President Obama Doubles Down On Dim Renewable Energy Plan

Published in Investor's Business Daily

President Obama demonstrated again this week that the “all of the above” approach to energy policy promised in his State of the Union address was merely a short-term slogan.

The administration’s new tax-reform proposal indicates a continued stubbornness to pick winners and losers in the marketplace — slashing, among others, broad-based provisions that benefit all industries such as accelerated depreciation, deductions for interest expense, LIFO for inventory accounting along with tax provisions for the oil and gas industry in order to finance tax breaks and permanent credits for expensive renewable energy.

It’s a disturbing plan after so many failed renewable energy gambles including Solyndra. A new report by a White House-appointed commission concluded that the U.S. could lose as much as $2.7 billion as a result of the loans offered to the renewable energy industry.

Meanwhile, consumers are losing. Gas prices aren’t showing any signs of decreasing. The president’s thumbs-down to the Keystone XL pipeline cost the U.S. thousands of new jobs, economic growth and energy price stabilization.

His 2012 budget calls for cutting outlays for the Low-Income Home Energy Assistance Program to $3 billion, nearly $2 billion less than in the 2011 budget. This drastic cut will leave many homes in cold weather states suffering and is further evidence of misplaced priorities when it comes to the administration’s energy policies.

The president’s “promise of clean energy” comes with a high price tag. Data from the Department of Energy’s EIA show that new electric generating capacity using wind and solar power tends to be considerably more expensive than conventional, available and secure natural gas and coal resources.

And in a world of real tradeoffs, every dollar spent producing more expensive renewable energy is money that could be used for producing jobs and spurring economic growth. Indeed, there is a direct linkage between energy use and economic recovery, as in recent years each 1% increase in GDP has been accompanied by a 0.2% increase in energy use.

Simply put, it takes more power to turn on more light switches in more plants that employ more people.

The problem, of course, trickles down to consumers, as well. USA Today recently reported “households paid a record $1,419 on average for electricity in 2010, the fifth consecutive yearly increase above the inflation rate.” This “jump has added about $300 a year to what households pay for electricity. That’s the largest sustained increase since a run-up in electricity prices during the 1970s.”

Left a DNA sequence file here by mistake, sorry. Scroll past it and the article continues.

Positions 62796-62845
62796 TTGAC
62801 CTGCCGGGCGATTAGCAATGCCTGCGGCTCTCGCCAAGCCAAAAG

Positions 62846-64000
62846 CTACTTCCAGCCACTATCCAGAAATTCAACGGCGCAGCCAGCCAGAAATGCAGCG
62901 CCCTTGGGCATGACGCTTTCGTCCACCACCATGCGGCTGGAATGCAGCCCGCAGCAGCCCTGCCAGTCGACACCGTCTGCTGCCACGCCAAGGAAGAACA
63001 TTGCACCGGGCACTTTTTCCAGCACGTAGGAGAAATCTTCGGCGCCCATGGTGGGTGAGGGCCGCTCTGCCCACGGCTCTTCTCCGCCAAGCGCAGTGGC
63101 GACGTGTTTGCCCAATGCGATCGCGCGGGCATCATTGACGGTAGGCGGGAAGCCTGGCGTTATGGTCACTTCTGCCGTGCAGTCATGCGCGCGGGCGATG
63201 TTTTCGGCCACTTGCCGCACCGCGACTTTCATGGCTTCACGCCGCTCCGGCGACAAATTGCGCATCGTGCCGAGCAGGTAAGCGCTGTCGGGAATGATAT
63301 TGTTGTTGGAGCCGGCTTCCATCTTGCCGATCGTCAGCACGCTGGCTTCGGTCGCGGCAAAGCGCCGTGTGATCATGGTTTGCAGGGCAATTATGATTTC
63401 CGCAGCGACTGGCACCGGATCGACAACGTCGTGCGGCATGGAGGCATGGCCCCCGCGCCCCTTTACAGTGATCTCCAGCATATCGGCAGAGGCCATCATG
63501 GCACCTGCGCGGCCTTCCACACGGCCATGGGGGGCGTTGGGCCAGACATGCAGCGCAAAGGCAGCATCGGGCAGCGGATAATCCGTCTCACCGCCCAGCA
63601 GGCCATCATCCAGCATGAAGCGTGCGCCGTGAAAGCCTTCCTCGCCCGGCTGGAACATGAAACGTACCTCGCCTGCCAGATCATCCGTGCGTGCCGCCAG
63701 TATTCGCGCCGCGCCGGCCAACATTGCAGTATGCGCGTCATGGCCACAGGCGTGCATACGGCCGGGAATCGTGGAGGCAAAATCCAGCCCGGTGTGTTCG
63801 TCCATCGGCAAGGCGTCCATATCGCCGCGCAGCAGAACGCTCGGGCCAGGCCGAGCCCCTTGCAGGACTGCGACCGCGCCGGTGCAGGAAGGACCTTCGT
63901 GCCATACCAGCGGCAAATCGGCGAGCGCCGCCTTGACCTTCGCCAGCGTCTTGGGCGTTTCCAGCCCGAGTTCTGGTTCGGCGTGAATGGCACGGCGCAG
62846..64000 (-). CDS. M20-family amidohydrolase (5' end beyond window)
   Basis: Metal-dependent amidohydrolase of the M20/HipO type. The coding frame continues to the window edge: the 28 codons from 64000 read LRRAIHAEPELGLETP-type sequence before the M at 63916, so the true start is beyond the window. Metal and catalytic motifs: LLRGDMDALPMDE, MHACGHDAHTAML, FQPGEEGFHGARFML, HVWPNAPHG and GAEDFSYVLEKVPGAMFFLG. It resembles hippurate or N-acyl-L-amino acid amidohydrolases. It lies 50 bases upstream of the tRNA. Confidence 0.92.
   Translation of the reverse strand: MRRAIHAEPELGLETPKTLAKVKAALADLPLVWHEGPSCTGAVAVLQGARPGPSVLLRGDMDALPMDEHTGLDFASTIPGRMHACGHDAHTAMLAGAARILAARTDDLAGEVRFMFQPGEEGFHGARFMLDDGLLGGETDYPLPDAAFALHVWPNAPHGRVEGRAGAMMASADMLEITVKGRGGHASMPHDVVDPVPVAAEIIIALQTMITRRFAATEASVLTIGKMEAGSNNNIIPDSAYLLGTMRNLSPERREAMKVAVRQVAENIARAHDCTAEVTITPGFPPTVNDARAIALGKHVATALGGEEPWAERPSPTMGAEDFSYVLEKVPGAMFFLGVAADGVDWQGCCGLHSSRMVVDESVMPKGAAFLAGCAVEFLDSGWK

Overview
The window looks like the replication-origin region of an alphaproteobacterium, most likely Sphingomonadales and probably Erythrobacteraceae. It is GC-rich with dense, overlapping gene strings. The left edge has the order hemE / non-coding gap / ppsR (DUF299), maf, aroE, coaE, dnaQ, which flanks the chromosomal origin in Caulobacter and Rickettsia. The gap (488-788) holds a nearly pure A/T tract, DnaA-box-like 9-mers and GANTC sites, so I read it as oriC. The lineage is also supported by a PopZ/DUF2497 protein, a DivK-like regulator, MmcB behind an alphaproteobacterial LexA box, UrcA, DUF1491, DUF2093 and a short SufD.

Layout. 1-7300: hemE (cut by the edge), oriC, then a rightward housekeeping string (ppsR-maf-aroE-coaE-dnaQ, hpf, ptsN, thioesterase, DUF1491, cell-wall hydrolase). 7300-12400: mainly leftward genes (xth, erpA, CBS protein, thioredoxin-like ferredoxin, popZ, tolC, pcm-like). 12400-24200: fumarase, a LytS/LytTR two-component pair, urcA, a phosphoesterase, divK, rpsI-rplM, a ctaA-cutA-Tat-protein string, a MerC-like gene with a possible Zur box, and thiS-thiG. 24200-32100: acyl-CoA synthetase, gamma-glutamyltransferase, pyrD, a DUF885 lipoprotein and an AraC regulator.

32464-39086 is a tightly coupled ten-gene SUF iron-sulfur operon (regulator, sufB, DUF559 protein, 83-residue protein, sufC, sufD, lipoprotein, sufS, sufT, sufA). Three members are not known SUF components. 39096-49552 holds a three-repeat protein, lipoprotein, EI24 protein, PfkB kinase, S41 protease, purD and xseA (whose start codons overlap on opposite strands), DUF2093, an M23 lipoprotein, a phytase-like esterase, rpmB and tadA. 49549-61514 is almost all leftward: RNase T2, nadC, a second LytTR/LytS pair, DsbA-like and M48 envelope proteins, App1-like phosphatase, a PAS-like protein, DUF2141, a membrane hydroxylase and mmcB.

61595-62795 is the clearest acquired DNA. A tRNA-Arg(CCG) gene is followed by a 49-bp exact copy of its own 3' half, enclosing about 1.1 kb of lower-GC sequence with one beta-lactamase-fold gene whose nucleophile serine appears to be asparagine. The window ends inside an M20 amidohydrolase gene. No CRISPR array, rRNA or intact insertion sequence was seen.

Meanwhile, subsidizing renewables costs jobs and slows economic growth, burdening taxpayers by grabbing up a massive share of tax code subsidies.

In 2010, an estimated 76% of the $19.1 billion in federal tax incentives went to renewables for energy efficiency, conservation and alternative technology vehicle projects (while only 13% went to fossil fuels), according to the Congressional Research Service. Some renewable electricity enjoys negative tax rates: Solar thermal’s effective tax rate is -245% and wind power’s is -164%.

Yet the federal government continues pouring money on non-traditional energy sources, which is especially troubling since the wind, solar power, biofuel and ethanol industries do not meet the standard criteria used to justify taxpayer-funded subsidies for their deployment across the U.S. economy.

They are not “infant industries” or essential for U.S. economic and job growth, and they are unlikely to provide benefits commensurate with their costs. Addressing the huge U.S. federal budget deficit requires cutbacks in programs whose costs exceed their benefits.

There are much fairer policies available that do not force the government to pick winners and losers. Accelerated depreciation, Section 199, the foreign tax credit deduction and LIFO are examples of tax code provisions that are available to any industry and are not considered “subsidies.”

Perhaps even more frightening than the government’s current tax incentive structure and spending for renewables and alternative fuel vehicles is the potential for a national mandate (called a Clean Energy Standard) requiring electricity retailers to supply a specified share of their sales from clean energy sources.

This would have adverse economic impacts. A recent Department of Energy analysis shows that by 2035 the mandate will raise electricity prices by 20% to 27% and reduce GDP by $124 billion to $214 billion.

For those who support clean energy powering our nation’s economy, all is not lost: The issue is simply about responsibly looking away from the “promise of clean energy” and focusing on the reality of clean energy.

Government funding for basic research and development of renewables and conservation may be a better use of taxpayer dollars than the current suite of tax incentives and direct spending programs, for instance. Clearly, there are more efficient ways to meet our nation’s needs for today and tomorrow.

• Dr. Thorning is senior vice president and chief economist of the American Council for Capital Formation, a nonprofit, nonpartisan organization promoting pro-capital formation policies and cost-effective regulatory policies.

 

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